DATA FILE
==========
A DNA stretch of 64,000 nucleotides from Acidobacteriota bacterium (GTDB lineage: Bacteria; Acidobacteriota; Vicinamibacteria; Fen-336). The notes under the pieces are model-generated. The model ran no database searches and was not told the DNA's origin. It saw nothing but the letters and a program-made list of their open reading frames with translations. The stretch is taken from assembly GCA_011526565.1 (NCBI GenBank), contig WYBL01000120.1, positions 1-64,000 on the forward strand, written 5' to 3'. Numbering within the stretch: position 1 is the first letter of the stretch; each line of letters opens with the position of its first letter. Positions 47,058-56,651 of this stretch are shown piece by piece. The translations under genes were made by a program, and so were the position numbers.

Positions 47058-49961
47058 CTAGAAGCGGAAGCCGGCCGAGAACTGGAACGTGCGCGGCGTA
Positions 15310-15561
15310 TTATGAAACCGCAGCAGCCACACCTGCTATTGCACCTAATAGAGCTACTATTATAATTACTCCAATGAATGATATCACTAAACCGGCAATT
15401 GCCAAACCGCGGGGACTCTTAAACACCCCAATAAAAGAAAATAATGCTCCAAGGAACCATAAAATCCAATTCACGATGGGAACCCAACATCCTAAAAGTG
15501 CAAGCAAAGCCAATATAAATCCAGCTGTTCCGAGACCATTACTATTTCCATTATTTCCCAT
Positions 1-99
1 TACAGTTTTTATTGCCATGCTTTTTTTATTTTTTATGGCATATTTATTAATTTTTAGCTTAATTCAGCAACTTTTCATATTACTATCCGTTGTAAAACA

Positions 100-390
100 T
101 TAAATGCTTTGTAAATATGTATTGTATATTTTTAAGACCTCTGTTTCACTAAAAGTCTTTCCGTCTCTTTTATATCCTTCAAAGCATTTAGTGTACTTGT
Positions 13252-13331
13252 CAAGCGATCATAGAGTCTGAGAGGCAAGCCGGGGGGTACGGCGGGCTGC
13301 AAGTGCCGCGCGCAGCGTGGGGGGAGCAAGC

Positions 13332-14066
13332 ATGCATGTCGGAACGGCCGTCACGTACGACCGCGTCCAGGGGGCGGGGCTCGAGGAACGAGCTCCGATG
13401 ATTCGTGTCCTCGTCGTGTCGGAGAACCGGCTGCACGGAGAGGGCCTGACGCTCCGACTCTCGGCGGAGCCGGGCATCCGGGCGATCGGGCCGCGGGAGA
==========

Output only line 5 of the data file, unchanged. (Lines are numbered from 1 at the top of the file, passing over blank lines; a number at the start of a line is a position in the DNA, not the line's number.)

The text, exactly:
15310 TTATGAAACCGCAGCAGCCACACCTGCTATTGCACCTAATAGAGCTACTATTATAATTACTCCAATGAATGATATCACTAAACCGGCAATT